BOSTON (CBS) — Boston Celtics president of basketball operations Danny Ainge is a man who likes to take chances on talented players with question marks. His track record (Jordan Crawford, Stephon Marbury, Darko Milicic,) in that department speaks for itself. This history makes it no surprise that, despite a crowded roster, Ainge bought low again on a free agent target, reportedly agreeing to terms with the no. 2 overall pick in the 2010 NBA Draft, Evan Turner.
Let’s take a look at the circumstances surrounding Turner’s imminent signing and try to piece together what he can (and can’t) add to this rebuilding roster next season.
After falling out of the Pacers’ playoff rotation in the Eastern Conference Finals, Turner’s stock on the free agent market couldn’t have been much worse this offseason, creating the ideal circumstances for Ainge to pounce on the swingman. Steve Bulpett of The Boston Herald is reporting that the Celtics will sign Turner for a portion of the midlevel exception ($5.3 million).
The length of the deal is still not clear, but my expectation is that it will be a two-year pact worth around $5-6 million total. That kind of agreement would be beneficial to both sides involved, as it allows Turner an opportunity to rebuild his worth and re-enter the free agent market while he’s still in his prime. From the Celtics point of view, if Turner thrives in Boston in year one, it gives the team an extra year of his services for a below-market price. If Turner is a flop, the team can move on while doing minimal damages to their cap space next season.
WILL TURNER FIT WITH CELTICS?
A quick look at Turner’s numbers might make you think the Celtics could be landing a major steal. The swingman averaged a career-high 14 points per game, along with 5.0 rebounds and 3.2 assists while splitting time between the Philadelphia 76ers and Indiana Pacers last season.
A closer inspection of Turner’s play reveals the warts that left him available in the bargain basement bin for the Celtics. The 25-year-old has been an inefficient player over the vast majority of his four-year career. Turner takes plenty of shots but just doesn’t do it well, sporting a 42.7 shooting percentage from the field and a 32.7 percent mark from 3-point range over his career.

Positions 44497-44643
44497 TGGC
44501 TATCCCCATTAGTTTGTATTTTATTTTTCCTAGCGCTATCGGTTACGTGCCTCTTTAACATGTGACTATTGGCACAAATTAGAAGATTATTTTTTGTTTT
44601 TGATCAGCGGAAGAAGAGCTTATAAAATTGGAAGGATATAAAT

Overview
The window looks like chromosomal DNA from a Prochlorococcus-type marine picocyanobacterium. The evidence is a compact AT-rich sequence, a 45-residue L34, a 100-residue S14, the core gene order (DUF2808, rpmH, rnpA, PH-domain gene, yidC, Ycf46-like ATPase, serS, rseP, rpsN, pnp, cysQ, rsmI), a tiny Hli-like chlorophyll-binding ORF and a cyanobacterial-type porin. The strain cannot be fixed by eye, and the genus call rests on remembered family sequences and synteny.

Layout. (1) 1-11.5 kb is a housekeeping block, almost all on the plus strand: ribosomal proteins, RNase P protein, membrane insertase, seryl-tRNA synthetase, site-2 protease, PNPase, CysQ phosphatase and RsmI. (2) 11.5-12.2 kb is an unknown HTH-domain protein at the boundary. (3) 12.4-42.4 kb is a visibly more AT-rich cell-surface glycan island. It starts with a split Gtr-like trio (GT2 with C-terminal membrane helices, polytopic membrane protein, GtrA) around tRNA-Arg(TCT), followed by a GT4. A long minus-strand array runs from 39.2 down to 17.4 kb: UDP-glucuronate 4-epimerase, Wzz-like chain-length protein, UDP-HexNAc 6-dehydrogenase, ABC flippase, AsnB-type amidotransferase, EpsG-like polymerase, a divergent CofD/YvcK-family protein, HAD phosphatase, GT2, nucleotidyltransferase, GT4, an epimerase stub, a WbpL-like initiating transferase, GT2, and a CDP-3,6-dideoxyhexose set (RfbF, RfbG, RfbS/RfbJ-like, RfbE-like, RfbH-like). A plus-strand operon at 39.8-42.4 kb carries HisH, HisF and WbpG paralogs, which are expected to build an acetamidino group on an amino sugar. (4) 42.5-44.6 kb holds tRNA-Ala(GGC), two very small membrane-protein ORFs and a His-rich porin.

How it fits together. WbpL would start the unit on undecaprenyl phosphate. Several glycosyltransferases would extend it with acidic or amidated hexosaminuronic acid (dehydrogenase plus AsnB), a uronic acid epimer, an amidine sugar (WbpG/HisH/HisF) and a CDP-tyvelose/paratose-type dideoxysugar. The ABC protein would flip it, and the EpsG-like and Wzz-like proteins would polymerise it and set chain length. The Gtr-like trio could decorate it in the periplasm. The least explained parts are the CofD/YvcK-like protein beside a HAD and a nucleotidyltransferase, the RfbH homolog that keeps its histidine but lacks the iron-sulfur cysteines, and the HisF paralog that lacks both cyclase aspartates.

That kind of accuracy won’t help Boston with their floor spacing issues in the backcourt with players like Rajon Rondo and Marcus Smart who also lack a consistent outside shot. Turner’s defense can also be described as lackluster, as he has been prone to get stuck on picks and does not have great recognition at that end of the floor either.
The scouting report on Turner isn’t all doom and gloom though. He will be able to provide a serious boost for the Celtics in two different departments:
1) Defensive rebounding. Turner is one of the best rebounders for his size in the NBA. Over his career, he has grabbed 18.2 percent of all available defensive rebounds when he is on the floor. That mark would have put him right behind the seven-foot Kelly Olynyk in Boston’s team rankings last year. For a team that struggles in this department, Turner will help a lot.
2) Shot creation. Turner may not be great at taking shots but he’s better than most of the current Celtics at creating a shot on his own when the offense breaks down. He’s able to get to the rim as well (even though he hasn’t finished well there lately). If Turner makes strides in his finishing, his overall offensive game will look a whole lot better for it.
All in all, the Turner addition is a low risk gamble. He’ll have to work for his playing time, given the deep depth chart on the roster right now, but that might change if Ainge trades away a couple veterans. If Turner can shine under Brad Stevens, it will give the Celtics one more potential asset to shop around as they try to land a major acquisition via trade. If not, Turner joins a long list of failed reclamation projects in the Danny Ainge era that have done minimal damage to the team’s long-term prospects.
Brian Robb covers the Celtics for CBS Boston and contributes to NBA.com, among other media outlets. You can follow him on Twitter @CelticsHub.
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